Standing on a street corner, meandering, trying to be conspicuously inconspicuous, looking into cars expectantly, but with trepidation, searching, hoping, but in all ways, totally desperate. It’s not about food, or sex, it’s about drugs – the excruciating need for more, a life consumed by feeding an addiction. So emotionally nullifying is the despair of selling dignity at a small price.
It’s not about choices, the drugs provide a blanket, that masks the terrors of their childhood when they were abused, before they could consent, before they could say ‘No’. Their esteem was punctured, and ripped away by someone exploiting their childish naiveté leaving them empty and vulnerable. Their chronic vulnerability is the quality that defines them.
Prostitution is a heavily loaded word with many meanings, contexts, and connotations. It is often described as a “profession”, implying some form of legitimacy, control, choice, and future. The spectrum is so vast from those women making clear lifestyle choices, earning hundreds of thousands of pounds as a genuine self-employed, tax-paying professional to the women whose very innate vulnerability is exploited to satisfy transient sexual urges. The backstory of the women that find themselves on the streets are individual and distressing, their future paths are all unique, painful, and complex in their navigation.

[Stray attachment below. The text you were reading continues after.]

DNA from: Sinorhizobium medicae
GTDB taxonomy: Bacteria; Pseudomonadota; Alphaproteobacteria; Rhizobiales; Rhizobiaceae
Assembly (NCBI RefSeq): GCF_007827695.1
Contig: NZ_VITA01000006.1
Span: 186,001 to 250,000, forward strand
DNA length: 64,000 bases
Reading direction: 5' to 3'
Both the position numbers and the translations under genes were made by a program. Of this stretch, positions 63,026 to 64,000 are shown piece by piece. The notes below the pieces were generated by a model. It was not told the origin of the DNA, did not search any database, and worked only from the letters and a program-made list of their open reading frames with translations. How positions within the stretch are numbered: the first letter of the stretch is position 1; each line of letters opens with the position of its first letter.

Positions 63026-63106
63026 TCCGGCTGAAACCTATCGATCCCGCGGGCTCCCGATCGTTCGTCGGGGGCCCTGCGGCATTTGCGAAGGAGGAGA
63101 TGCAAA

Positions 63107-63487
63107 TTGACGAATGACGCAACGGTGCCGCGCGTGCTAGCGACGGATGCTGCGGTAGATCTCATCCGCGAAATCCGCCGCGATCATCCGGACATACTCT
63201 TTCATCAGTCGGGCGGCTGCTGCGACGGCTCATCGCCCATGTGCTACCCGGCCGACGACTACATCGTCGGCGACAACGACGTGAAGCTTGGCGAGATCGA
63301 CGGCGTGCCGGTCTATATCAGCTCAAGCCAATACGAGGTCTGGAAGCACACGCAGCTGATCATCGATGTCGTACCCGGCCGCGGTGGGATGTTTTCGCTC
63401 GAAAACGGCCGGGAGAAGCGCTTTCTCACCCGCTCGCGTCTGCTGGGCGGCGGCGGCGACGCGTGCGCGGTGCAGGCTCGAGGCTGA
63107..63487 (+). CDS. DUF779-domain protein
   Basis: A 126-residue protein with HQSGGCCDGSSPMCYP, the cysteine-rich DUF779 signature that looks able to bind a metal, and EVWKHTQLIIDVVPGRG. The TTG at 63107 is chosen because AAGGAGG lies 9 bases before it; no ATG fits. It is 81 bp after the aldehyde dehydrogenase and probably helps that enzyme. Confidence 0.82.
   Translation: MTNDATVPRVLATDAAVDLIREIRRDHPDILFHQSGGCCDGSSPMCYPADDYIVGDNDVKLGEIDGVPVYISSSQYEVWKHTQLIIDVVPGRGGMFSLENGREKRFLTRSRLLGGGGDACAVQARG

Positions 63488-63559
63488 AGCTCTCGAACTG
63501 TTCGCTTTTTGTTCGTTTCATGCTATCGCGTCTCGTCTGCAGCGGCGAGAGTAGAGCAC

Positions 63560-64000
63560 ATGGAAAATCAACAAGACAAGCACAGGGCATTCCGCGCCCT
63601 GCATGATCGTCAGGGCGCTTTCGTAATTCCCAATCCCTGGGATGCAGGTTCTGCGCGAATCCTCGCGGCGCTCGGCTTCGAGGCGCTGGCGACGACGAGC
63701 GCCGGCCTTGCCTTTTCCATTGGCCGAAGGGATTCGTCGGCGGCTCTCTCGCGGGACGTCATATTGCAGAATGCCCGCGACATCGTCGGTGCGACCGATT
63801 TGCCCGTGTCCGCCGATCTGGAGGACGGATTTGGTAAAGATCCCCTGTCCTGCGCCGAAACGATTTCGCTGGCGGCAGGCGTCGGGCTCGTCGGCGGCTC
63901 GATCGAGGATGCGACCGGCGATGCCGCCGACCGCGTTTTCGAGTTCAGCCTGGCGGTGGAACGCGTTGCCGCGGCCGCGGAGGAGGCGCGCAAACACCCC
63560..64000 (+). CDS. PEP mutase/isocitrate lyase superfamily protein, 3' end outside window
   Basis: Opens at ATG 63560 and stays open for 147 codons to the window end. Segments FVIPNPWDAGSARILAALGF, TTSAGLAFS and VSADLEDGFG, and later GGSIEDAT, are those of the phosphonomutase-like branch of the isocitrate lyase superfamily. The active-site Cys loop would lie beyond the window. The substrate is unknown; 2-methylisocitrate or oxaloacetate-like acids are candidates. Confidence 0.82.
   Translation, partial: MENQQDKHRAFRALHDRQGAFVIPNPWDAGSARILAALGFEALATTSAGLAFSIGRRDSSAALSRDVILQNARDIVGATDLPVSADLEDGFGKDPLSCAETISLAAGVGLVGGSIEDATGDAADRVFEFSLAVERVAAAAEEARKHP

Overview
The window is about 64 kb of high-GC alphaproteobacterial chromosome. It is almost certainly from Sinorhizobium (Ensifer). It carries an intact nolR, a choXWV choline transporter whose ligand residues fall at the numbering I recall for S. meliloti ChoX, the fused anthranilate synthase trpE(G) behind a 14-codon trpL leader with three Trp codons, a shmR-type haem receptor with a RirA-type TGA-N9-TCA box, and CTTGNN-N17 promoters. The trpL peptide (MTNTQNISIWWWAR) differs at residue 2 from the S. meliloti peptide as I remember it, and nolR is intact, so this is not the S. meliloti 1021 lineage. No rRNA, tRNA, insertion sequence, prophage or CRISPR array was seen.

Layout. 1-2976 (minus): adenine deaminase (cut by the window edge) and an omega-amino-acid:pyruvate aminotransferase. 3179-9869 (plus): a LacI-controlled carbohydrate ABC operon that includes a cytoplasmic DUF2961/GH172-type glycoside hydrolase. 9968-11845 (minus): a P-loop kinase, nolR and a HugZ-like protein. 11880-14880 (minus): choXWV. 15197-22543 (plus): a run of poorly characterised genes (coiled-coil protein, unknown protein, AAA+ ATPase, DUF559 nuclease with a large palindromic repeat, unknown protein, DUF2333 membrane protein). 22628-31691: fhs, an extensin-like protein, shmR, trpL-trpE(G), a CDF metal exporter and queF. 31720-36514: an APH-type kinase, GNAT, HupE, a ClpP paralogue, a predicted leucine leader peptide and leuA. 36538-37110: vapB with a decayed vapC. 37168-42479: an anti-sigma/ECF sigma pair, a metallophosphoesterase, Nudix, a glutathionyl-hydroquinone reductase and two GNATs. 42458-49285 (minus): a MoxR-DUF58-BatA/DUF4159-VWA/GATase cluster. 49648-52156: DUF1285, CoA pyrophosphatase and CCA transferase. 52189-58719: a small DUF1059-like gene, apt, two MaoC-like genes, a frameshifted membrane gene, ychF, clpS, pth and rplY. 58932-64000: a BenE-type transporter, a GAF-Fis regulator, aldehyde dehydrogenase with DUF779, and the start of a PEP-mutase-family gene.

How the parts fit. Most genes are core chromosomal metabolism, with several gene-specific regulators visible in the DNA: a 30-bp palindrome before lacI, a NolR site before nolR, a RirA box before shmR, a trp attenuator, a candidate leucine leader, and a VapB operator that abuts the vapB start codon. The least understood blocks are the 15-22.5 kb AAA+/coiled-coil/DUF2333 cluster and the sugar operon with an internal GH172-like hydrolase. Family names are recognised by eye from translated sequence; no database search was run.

In Derby, the most popular place for prostitutes to solicit themselves is on Normanton Road, and parts of Bradshaw Way. I met with PC Andy Hardy, who is the focal point within the Pear Tree Safer Neighbourhood Team on prostitution to understand more about how they manage this “problem”. I use the term “problem” as they have a particularly awkward line to tread between “enforcing the law”, in addressing the simplistic wishes of the community ( “prosecute the prostitutes/get rid of them”) as though it was just like flagrant fly-tipping and the reality of the situation that the women involved, are driven by their instability and compulsions to do this “work”.
PC Hardy’s approach is to manage that middle ground, and to ensure that all members of the community are best served, recognizing that the women have rights as well, and that prosecution is not always the answer. Street sex averages at around £20 per “punter” which can go down to as little as £5 into the early hours of the morning when the levels of desperation are higher, or up to £50 when the woman accepts more risky practices like unprotected sex. If the Police enforce an unnecessary level of fines, then the woman’s only option is to go onto the streets, more often, to pay off the fines. Ironically, the receiving institutions become complicit in the “crime”, and the exploitation. A fact that is very evident to PC Hardy.
I had the opportunity to join PC Hardy on one his patrols in the unmarked Police car which monitored Normanton/Pear Tree Road. I had expected the women to be more conspicuous to the lay observer, but that was not the case. If they had not been pointed out to me, I might have missed them. For those in the local community, they will be well known, and their behaviour recognisable.